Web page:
The 2024 presidential race is about to begin and most of the political discussion involves whether Florida Gov. Ron DeSantis, or anyone else, can deny former President Donald Trump the Republican nomination.
At this point, Gov. DeSantis appears to be Mr. Trump’s most serious potential challenger and it is surprising we have not seen some of the lesser-known potential candidates jumping into the race to get an early start on making up some of the ground that separates them from both Trump and the Florida Governor. These potential contenders not yet becoming formal candidates could be playing into Gov. DeSantis’ hands.
Most political observers believe that Gov. DeSantis would be a stronger general election candidate, presumably now against President Joe Biden, than would be Trump. As we all know, the former President, as the incumbent, lost to Biden in 2020, and there may be little reason to think the outcome would be different in 2024.
If there was a big Republican winner in the 2022 election it was Gov. DeSantis. Racking up a 1.51 million vote win over former Governor and ex-US Rep. Charlie Crist (D) was a major feat, and his campaign message giving voters a reason to vote for him as opposed to the national Republican strategy that heavily emphasized negative attacks against the Democrats paid dividends.
The DeSantis landslide victory drew serious national political attention and portrayed him as a national figure who could potentially wrest the presidential nomination away from Mr. Trump.
Presidential state polls are beginning to surface, and a recently released Moore Information South Carolina survey (1/18-24; 450 SC likely Republican primary voters; live interview) finds former President Trump leading the GOP field in one of the top early primary states while Gov. DeSantis follows. The surprise result is that both South Carolina Sen. Tim Scott and the Palmetto State’s former Governor and ex-UN Ambassador Nikki Haley, each of who appears to be testing the waters for their own presidential run, fare poorly on the ballot test question.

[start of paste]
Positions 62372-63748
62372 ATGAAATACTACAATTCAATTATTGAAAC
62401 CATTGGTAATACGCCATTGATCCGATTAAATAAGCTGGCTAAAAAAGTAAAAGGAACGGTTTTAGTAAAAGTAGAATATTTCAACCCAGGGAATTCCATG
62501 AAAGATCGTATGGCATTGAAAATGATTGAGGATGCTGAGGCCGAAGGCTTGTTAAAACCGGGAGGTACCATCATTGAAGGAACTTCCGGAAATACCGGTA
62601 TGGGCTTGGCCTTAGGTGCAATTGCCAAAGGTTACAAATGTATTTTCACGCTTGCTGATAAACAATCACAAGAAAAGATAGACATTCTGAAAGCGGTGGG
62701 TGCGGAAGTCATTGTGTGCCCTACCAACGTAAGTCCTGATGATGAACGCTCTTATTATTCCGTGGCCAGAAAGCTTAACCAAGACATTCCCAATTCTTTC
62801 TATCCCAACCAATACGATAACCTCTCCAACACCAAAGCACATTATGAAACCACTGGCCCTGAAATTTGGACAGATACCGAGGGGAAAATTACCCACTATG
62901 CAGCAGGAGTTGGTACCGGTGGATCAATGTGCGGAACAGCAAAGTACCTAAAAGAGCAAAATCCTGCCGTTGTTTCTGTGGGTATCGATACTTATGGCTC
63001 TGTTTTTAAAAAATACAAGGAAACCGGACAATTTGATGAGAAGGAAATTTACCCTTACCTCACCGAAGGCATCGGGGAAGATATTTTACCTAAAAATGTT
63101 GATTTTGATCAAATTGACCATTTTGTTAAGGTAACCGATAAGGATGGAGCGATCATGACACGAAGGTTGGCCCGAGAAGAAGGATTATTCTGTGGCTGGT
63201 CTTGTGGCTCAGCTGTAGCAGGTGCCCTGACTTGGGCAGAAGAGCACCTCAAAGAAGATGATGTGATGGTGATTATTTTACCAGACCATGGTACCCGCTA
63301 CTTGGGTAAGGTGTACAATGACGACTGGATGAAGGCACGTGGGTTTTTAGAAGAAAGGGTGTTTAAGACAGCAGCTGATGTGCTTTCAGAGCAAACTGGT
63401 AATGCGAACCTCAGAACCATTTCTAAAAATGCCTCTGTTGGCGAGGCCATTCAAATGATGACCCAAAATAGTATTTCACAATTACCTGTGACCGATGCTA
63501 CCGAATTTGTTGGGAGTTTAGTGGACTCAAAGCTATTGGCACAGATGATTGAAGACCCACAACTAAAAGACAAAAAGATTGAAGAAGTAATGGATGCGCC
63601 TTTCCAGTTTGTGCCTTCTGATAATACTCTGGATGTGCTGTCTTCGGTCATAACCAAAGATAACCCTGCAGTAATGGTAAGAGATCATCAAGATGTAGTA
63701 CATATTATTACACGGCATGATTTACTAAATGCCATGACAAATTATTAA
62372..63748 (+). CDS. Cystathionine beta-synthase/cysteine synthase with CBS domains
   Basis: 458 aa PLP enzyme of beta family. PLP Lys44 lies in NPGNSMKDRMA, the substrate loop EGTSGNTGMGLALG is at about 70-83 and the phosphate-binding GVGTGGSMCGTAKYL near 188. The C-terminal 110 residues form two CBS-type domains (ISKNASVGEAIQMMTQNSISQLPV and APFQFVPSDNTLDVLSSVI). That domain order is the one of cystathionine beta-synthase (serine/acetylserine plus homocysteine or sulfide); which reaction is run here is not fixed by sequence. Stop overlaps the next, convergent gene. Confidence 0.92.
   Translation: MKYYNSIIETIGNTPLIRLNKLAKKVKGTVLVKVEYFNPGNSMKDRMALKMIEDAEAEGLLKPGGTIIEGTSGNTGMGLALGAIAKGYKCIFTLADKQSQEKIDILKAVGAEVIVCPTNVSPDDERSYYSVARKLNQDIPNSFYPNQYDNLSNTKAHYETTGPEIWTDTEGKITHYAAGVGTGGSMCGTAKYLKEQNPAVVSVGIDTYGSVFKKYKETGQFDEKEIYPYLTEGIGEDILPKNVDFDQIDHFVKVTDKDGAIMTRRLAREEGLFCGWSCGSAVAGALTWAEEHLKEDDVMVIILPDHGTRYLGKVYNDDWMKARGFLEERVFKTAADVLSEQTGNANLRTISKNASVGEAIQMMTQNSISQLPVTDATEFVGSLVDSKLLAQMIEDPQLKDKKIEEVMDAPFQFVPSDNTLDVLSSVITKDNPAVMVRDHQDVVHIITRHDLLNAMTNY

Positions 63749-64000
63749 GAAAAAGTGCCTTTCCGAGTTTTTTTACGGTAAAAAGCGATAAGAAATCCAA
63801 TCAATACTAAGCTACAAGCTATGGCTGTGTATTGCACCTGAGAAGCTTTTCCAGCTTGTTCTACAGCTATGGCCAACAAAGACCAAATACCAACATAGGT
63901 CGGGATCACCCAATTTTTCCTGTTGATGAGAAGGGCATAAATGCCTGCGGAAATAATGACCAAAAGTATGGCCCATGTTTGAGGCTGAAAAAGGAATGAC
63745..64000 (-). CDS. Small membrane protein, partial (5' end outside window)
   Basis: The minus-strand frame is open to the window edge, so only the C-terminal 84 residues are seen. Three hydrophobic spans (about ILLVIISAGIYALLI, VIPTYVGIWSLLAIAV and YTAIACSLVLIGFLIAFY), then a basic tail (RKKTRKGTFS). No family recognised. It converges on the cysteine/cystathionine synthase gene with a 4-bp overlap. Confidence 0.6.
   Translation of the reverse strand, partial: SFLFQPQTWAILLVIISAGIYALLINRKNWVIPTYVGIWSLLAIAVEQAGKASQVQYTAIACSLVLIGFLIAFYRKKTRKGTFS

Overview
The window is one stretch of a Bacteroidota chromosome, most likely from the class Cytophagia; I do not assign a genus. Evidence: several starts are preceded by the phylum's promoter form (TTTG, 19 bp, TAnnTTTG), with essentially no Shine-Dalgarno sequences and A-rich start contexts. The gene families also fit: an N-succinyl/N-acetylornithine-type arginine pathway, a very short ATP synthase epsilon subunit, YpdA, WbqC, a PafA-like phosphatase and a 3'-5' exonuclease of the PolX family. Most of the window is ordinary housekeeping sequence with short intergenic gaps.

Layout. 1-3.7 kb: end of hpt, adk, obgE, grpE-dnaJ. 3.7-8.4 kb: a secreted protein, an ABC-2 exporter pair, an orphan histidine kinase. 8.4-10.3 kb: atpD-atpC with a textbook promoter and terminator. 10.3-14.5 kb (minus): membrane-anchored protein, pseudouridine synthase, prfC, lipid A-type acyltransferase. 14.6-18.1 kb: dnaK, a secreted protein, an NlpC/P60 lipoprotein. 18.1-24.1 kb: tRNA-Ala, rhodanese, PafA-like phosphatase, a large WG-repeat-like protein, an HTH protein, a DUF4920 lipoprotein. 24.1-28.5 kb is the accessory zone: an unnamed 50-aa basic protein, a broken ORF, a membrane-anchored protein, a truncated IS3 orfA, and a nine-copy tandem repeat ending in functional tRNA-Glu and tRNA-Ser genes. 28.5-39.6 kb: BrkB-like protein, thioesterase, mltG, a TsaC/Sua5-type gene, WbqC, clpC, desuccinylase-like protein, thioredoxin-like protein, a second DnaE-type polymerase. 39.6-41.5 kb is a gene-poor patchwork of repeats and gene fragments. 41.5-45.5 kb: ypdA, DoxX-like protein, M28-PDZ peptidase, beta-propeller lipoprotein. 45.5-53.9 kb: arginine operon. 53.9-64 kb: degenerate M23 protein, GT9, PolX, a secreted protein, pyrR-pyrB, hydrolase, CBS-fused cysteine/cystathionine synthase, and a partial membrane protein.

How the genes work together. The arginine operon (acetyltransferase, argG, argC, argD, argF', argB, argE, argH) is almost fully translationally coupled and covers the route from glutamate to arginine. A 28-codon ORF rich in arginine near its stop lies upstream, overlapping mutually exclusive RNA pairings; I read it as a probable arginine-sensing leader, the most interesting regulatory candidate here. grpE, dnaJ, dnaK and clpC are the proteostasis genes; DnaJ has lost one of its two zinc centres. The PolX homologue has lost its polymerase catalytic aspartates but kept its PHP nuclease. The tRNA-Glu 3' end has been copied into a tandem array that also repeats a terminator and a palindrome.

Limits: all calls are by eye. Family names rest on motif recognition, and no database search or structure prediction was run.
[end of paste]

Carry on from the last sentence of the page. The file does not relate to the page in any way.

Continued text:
According to the MI numbers, Mr. Trump holds a 41-31-12-5-4% advantage over Gov. DeSantis, Ms. Haley, Sen. Scott, and former Vice President Mike Pence, respectively. While the two South Carolinians don’t score well on the ballot test, their favorability ratings among the Republican faithful are on par with the two leading candidates. Mr. Trump has a positive rating of 83% and Gov. DeSantis 82%, while Ms. Haley and Sen. Scott score 79 and 78%, respectively. Mr. Pence is also viewed positively with a 70% favorable rating.
The fact that no one is yet coming forward to declare their presidential candidacy sets up favorably for DeSantis, assuming he will enter the race when the Florida legislature adjourns in early May. DeSantis’ best opportunity would be going against Trump in a virtual one-on-one battle, thus making the argument that he is the stronger Republican contender in the general election.
Mr. Trump, who appears to have a solid 35% base within the party nationwide, would fare better, as he did in the 2016 nomination fight, against multiple opponents where there is no clear challenger to topple his claim as party leader. Then, just like in ’16, he could win the nomination with less than 40% of the vote until the others drop off.
With the first voting coming just over a year from now, we will soon see this presidential campaign picking up momentum. From DeSantis’ perspective, however, the longer the activity remains stagnant, the stronger he chances become.
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